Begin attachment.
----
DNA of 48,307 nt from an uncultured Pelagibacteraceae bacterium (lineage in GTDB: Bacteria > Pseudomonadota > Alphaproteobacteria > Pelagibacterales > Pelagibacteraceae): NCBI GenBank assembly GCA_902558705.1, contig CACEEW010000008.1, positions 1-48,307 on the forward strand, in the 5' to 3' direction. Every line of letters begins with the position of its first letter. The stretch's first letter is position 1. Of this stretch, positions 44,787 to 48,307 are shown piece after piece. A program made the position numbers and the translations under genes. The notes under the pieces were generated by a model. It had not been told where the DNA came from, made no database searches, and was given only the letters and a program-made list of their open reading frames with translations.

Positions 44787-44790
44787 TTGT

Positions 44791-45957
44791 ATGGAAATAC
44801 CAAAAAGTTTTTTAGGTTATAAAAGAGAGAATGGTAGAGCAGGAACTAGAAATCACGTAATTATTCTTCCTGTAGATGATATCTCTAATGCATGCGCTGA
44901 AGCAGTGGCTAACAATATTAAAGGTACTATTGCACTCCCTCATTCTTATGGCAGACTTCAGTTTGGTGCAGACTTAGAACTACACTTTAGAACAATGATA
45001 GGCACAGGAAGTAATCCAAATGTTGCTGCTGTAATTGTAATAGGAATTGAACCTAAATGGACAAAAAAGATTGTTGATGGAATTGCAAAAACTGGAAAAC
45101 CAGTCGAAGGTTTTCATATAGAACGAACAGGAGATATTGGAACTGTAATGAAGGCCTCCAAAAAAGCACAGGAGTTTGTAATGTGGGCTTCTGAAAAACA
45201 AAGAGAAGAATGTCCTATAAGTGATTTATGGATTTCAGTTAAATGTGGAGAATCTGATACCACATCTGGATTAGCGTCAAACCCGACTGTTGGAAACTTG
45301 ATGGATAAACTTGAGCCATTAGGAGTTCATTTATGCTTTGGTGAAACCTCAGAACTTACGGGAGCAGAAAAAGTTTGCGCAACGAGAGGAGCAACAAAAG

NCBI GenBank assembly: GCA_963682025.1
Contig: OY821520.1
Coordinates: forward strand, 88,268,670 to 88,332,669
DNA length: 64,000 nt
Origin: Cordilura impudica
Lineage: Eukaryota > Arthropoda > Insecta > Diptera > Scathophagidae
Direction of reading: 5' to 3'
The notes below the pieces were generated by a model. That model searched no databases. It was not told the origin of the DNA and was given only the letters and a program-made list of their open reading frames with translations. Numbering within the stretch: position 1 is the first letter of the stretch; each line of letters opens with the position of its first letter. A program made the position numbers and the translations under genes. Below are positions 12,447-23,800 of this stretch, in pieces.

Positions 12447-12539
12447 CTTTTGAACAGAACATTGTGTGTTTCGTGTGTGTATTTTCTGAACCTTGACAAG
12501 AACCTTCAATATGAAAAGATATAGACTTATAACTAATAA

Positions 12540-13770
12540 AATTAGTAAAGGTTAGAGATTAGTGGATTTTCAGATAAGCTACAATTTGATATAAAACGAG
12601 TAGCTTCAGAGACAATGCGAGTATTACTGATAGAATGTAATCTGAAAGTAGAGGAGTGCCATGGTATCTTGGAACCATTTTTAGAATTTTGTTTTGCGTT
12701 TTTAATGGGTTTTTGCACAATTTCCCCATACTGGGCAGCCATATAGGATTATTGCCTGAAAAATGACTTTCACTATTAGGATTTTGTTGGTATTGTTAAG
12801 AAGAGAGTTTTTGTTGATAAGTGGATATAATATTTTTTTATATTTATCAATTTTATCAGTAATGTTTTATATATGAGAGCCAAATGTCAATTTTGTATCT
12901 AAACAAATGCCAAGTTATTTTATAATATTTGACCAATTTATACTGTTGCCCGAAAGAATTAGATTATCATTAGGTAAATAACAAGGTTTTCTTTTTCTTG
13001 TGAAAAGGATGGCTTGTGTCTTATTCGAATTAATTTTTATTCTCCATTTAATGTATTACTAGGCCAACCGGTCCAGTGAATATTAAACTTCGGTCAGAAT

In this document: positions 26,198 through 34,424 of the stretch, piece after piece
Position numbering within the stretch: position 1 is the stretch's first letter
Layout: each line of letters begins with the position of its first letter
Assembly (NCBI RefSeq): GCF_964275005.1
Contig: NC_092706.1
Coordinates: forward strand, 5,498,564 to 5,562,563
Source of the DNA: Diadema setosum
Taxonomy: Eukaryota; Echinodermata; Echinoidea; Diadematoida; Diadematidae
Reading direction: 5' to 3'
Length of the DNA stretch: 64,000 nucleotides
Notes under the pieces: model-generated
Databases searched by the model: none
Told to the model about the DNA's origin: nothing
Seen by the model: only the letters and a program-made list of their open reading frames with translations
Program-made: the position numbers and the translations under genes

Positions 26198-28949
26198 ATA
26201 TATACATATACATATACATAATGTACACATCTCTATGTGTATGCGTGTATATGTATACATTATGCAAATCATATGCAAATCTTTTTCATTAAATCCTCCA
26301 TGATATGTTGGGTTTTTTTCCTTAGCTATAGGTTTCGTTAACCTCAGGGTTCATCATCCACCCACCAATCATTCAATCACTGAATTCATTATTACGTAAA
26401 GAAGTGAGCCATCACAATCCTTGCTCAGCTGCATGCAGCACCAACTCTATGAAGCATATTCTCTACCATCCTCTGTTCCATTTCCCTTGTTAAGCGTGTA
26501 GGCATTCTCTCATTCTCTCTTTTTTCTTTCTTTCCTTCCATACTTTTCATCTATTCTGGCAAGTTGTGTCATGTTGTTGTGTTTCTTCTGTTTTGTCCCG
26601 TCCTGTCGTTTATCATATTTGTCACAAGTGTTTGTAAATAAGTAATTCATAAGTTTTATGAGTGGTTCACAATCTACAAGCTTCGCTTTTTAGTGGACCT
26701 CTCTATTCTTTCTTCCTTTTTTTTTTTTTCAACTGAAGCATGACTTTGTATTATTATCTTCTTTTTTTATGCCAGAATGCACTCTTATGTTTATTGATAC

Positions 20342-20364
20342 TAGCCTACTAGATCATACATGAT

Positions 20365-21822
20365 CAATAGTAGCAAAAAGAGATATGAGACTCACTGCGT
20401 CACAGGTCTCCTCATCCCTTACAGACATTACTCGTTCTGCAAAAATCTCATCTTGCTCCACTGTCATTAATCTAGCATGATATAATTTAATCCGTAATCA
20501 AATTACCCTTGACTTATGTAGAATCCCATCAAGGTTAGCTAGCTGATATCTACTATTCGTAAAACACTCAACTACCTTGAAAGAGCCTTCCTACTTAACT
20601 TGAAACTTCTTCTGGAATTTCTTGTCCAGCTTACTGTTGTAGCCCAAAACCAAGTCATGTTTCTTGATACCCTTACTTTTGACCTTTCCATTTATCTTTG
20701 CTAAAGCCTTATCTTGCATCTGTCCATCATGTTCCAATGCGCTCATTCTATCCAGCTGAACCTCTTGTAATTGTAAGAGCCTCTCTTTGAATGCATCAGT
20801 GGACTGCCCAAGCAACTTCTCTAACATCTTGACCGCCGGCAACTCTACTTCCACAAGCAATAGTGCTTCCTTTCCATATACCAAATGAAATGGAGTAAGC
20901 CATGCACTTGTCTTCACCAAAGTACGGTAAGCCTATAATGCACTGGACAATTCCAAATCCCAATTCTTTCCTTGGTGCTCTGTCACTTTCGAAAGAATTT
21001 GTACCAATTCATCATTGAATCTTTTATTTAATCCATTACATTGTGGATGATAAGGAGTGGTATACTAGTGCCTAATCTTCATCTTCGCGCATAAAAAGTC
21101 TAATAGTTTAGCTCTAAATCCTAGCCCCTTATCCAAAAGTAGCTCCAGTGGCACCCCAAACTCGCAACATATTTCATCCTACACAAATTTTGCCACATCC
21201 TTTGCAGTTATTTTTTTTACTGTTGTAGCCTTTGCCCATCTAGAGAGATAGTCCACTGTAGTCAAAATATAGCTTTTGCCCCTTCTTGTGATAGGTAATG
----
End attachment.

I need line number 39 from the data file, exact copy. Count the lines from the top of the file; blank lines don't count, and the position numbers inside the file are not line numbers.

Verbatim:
Length of the DNA stretch: 64,000 nucleotides